Digital Health



Digital Health is the explosive collision of technology and healthcare. Arguably, digital health was born with the transition from paper to electronic medical records.  This key disruption started a chain reaction that would affect an entire industry and business model.  Public policy and regulations are being put in place to support healthcare systems improvement through digital innovation.  With the advancement of digital health, doctors, patients, innovators, and payors alike will be empowered to conduct the creative problem-solving required to overcome healthcare challenges.

The challenges in healthcare are ready for digital innovation.  Policies, regulations and organizational goals are starting to align, bringing together the informational silos that exist in healthcare.  Medicare and Congress have made the exchange of information a requirement for reimbursement and Sylvia Burwell (Secretary of HHS) and have made three key mandates:

  • Consumer Access: To help consumers easily and securely access their electronic health information, direct it to any desired location, learn how their information can be shared and used, and be assured that this information will be effectively and safely used to benefit their health and that of their community.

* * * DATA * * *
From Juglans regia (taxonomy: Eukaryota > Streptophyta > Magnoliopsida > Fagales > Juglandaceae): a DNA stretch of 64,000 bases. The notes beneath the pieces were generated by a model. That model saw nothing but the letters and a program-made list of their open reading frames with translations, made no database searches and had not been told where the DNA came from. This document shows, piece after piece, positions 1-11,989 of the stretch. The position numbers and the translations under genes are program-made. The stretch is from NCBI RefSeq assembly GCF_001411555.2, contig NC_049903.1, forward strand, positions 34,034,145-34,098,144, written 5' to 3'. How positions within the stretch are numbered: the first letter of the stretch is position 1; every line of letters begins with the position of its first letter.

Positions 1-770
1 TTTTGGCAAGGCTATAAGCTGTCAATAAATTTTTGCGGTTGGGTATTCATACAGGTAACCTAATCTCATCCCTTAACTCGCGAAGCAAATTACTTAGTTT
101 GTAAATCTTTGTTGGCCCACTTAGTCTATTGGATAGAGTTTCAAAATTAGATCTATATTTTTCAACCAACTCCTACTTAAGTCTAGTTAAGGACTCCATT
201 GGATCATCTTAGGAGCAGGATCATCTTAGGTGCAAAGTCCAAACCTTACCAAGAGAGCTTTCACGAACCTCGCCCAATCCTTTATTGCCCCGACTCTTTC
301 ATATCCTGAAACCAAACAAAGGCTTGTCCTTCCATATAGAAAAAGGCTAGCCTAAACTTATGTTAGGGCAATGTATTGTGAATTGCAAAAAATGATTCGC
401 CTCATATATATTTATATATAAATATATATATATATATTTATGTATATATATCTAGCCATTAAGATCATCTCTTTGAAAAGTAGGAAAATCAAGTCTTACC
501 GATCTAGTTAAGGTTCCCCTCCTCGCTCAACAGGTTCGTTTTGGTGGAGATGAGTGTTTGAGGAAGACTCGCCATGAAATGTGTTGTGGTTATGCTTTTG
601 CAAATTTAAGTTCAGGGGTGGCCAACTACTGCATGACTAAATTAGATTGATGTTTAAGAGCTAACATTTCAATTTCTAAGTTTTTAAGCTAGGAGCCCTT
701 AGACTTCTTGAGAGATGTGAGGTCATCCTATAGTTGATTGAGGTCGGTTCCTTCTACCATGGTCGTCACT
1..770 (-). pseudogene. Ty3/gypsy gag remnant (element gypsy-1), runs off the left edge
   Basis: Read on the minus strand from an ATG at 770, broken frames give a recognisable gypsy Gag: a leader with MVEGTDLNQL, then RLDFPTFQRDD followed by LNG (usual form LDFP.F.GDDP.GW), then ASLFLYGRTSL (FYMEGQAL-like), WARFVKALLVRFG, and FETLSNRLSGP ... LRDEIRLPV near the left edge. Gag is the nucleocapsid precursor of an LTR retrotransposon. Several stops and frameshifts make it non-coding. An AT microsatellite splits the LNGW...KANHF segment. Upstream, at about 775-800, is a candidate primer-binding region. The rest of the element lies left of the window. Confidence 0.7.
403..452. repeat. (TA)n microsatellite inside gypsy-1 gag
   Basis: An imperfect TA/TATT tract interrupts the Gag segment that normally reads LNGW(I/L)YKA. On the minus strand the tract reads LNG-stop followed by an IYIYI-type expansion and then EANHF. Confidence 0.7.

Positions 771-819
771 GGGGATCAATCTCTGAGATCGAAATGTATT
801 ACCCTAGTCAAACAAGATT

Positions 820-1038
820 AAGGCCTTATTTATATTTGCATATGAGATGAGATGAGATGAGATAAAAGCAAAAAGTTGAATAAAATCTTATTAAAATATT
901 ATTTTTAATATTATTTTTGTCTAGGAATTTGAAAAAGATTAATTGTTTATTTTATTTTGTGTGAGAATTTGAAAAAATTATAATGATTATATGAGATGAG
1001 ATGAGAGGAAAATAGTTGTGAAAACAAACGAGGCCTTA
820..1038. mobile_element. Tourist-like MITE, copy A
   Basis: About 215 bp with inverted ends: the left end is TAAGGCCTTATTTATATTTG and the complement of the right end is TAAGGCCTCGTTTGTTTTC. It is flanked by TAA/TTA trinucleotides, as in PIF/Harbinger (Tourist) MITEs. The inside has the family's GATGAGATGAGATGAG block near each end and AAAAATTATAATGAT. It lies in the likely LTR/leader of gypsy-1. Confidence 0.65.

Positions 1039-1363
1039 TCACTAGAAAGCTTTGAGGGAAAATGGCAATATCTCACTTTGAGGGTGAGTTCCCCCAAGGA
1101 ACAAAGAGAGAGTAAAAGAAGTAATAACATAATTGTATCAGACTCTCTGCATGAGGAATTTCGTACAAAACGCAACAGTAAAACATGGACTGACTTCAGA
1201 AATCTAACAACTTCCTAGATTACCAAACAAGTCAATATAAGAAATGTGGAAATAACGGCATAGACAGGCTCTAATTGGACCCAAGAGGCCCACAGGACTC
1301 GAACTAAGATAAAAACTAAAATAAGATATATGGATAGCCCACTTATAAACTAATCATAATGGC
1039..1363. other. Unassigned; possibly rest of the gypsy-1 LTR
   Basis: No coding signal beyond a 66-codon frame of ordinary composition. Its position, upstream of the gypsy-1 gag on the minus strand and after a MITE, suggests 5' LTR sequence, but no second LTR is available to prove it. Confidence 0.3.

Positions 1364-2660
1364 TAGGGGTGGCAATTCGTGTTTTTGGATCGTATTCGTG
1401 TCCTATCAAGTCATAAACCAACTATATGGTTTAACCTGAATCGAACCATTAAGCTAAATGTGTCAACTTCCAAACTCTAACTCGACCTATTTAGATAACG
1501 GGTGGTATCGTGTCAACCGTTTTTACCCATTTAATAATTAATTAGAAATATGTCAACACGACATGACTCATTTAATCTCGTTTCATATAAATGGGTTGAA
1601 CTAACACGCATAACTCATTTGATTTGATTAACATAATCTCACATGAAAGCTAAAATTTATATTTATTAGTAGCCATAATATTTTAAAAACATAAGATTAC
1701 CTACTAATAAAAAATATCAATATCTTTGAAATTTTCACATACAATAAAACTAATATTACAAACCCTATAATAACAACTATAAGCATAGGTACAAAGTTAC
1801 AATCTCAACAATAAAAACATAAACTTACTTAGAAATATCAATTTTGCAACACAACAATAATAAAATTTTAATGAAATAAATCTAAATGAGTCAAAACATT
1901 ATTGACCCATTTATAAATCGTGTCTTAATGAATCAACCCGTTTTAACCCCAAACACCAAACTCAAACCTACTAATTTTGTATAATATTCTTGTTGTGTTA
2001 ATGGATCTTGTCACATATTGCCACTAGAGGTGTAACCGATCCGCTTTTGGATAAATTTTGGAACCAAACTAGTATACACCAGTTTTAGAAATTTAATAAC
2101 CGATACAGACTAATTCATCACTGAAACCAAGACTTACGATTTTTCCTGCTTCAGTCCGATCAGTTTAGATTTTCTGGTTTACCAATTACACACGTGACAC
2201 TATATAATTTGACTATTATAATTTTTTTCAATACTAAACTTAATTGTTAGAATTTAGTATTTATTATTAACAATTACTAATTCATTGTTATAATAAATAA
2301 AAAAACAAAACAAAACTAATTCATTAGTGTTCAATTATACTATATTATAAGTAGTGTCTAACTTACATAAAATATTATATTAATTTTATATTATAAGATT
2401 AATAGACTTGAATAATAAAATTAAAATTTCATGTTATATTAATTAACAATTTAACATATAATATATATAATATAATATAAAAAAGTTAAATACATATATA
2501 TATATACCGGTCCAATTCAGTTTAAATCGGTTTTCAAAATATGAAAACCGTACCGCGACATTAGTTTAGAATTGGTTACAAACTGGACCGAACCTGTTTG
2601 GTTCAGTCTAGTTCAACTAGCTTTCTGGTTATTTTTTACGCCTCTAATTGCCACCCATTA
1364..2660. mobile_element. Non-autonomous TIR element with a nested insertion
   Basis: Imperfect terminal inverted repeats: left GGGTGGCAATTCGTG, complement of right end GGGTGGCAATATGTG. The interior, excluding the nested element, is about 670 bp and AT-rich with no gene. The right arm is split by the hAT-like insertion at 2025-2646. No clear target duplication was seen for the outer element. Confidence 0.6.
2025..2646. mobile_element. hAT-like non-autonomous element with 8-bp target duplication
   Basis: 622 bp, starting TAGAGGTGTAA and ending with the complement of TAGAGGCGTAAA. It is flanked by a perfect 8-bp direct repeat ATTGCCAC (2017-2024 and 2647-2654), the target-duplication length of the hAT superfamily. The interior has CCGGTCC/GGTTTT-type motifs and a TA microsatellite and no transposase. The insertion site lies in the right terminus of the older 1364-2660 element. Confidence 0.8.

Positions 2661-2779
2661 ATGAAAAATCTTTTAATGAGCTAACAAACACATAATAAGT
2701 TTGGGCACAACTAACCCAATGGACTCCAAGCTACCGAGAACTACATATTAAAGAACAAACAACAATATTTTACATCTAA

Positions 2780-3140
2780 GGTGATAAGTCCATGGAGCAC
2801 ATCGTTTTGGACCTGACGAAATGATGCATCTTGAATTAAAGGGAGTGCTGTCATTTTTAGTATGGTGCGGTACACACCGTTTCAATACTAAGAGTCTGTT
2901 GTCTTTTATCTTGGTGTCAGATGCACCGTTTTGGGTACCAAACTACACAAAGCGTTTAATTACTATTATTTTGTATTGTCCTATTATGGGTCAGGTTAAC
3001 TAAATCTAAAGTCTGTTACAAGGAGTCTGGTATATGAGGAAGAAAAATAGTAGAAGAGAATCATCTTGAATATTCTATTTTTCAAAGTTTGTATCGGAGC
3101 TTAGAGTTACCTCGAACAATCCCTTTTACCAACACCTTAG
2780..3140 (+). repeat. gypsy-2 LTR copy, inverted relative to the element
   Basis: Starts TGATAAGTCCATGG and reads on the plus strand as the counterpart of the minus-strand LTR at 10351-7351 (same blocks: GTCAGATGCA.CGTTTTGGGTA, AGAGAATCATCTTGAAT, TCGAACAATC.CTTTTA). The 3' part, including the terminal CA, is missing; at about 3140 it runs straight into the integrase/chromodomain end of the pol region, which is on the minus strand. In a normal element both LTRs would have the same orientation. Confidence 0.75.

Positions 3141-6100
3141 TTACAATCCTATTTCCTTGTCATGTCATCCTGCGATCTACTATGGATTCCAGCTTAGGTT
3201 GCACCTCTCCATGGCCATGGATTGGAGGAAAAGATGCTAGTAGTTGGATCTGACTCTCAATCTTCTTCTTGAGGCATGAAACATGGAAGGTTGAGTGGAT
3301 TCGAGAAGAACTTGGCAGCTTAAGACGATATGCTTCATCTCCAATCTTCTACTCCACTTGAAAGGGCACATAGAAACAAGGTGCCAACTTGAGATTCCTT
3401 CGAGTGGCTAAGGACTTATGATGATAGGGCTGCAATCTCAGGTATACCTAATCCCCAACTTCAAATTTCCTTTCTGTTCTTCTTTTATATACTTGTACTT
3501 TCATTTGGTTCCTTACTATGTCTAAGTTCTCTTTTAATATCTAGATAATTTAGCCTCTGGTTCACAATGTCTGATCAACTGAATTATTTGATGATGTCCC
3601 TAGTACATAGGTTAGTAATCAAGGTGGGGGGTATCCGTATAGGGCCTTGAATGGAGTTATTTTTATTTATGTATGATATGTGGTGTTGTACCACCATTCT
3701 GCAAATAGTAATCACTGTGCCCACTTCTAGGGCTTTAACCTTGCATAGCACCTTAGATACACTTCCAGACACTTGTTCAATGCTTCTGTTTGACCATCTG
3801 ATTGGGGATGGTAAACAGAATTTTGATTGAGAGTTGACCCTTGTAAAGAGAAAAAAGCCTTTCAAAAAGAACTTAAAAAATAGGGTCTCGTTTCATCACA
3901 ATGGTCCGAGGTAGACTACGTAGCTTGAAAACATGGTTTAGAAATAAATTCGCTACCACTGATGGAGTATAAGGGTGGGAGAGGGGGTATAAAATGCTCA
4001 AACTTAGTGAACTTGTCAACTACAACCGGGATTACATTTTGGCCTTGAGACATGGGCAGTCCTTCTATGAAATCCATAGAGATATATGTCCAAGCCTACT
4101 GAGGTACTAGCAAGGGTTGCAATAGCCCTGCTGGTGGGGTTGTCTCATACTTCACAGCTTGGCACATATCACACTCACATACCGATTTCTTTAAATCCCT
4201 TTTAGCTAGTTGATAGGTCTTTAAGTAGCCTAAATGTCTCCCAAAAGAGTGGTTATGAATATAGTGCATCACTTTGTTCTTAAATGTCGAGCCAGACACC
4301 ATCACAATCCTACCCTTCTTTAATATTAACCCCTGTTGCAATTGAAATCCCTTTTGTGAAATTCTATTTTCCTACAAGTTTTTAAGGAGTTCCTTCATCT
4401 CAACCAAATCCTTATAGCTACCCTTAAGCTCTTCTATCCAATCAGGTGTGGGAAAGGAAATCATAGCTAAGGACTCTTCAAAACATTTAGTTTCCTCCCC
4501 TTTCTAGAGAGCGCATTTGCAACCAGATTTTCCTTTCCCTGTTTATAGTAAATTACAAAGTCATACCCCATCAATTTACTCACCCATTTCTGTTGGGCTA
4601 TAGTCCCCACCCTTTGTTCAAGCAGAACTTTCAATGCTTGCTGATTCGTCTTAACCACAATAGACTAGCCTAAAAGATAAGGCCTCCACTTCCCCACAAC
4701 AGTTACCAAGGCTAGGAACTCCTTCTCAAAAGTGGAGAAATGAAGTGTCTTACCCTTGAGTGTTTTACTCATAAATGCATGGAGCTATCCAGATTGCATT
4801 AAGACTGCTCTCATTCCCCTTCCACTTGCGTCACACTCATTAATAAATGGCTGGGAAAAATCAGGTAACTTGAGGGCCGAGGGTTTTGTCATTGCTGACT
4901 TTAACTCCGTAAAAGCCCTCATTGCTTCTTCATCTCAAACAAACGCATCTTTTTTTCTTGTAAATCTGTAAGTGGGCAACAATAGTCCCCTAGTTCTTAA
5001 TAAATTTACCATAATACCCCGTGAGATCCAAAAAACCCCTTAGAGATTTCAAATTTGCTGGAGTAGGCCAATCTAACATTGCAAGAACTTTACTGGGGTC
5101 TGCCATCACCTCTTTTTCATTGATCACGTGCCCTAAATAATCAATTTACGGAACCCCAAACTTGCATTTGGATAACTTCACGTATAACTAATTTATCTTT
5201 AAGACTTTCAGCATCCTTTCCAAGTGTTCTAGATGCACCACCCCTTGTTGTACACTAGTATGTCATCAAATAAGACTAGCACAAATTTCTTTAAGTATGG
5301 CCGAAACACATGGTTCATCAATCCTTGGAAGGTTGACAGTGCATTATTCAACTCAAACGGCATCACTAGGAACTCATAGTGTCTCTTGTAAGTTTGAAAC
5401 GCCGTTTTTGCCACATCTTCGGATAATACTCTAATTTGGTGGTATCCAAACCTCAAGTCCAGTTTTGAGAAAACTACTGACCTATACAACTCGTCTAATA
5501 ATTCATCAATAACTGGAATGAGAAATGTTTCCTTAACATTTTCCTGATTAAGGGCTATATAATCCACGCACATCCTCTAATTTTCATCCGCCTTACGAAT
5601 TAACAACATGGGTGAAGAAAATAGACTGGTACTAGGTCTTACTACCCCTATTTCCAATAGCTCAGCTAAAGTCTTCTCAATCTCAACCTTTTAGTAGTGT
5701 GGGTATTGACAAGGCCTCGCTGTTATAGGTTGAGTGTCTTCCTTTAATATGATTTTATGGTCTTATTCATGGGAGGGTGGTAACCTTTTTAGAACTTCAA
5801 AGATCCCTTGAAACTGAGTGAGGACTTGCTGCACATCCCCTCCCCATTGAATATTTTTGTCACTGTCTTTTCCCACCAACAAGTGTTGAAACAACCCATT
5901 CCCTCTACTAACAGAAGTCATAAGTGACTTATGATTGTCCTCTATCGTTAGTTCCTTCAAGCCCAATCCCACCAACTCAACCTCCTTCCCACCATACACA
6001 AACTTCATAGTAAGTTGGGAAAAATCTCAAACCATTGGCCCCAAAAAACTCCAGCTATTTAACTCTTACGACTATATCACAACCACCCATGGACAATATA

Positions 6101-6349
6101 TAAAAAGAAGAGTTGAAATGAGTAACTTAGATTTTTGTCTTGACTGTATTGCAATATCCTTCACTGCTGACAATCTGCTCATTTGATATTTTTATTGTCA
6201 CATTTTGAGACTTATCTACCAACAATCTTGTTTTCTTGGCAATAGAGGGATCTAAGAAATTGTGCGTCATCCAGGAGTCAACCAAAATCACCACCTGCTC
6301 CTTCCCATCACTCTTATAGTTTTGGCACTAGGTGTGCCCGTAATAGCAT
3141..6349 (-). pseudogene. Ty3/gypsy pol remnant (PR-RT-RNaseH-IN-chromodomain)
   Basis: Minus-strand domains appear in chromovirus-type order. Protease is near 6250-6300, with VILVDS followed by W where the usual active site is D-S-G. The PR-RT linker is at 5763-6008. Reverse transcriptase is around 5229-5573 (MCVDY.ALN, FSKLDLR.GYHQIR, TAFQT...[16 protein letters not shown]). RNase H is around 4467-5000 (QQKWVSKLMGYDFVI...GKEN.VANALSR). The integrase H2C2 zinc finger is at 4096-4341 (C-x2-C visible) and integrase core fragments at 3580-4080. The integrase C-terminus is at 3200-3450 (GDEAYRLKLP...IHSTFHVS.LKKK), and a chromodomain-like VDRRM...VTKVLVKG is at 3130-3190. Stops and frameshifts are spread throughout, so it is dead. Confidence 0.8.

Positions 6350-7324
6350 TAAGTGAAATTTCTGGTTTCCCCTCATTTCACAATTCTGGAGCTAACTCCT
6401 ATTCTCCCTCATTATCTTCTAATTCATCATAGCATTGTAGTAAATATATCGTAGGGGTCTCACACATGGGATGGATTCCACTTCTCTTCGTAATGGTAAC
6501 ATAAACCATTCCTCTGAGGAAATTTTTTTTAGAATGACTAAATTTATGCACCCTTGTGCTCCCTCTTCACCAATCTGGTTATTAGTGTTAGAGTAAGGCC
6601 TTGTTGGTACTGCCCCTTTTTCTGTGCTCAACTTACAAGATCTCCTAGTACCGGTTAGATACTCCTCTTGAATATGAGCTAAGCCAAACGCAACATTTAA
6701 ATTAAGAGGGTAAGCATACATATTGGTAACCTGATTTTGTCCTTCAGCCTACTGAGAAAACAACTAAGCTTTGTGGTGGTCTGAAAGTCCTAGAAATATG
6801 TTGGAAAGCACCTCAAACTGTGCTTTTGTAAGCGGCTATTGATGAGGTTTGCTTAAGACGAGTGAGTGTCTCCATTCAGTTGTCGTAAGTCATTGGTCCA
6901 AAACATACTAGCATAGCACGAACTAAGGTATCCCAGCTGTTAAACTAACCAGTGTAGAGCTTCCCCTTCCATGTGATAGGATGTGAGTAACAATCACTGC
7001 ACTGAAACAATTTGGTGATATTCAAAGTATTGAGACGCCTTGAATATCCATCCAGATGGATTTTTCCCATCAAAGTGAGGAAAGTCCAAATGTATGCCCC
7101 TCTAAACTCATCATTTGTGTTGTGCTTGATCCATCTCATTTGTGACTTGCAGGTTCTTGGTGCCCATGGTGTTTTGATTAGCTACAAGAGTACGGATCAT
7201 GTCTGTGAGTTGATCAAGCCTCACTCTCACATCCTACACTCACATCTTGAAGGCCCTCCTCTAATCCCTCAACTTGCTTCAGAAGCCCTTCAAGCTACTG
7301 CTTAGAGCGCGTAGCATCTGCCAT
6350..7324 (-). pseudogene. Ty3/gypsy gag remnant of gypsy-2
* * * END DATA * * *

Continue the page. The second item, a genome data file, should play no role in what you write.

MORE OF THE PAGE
• No Information Blocking: To help providers share individuals’ health information for care with other providers and their patients whenever permitted by law, and not block electronic health information (defined as knowingly and unreasonably interfering with information sharing).
  • Standards: To implement federally recognized, national interoperability standards, policies, guidance, and practices for electronic health information, and adopt best practices including those related to privacy and security.

With these mandates, the country will be better equipped to leverage health information and advance the delivery of healthcare.

Sources: press release from Feburary 29, 2016
RockHealth on Predictive-analytics
2016 Trends: Analytics Magazine Jan-Feb 2016
CDW 2016 whitepaper on Analytics in Healthcare